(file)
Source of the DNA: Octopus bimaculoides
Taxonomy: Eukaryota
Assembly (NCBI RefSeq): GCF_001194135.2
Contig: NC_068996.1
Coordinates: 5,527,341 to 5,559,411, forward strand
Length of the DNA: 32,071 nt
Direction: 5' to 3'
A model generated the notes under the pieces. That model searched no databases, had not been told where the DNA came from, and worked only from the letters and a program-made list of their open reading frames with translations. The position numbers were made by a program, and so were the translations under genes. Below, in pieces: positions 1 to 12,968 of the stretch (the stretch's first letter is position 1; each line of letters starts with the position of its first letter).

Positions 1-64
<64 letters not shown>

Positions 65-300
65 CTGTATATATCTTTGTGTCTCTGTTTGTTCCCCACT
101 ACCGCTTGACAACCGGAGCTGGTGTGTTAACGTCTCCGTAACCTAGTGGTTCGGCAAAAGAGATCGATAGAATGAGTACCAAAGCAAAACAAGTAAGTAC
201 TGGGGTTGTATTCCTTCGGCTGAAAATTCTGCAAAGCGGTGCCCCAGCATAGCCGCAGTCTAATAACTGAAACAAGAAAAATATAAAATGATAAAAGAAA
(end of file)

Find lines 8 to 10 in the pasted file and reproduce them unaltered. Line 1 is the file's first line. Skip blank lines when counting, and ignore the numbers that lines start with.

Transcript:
A model generated the notes under the pieces. That model searched no databases, had not been told where the DNA came from, and worked only from the letters and a program-made list of their open reading frames with translations. The position numbers were made by a program, and so were the translations under genes. Below, in pieces: positions 1 to 12,968 of the stretch (the stretch's first letter is position 1; each line of letters starts with the position of its first letter).

Positions 1-64
<64 letters not shown>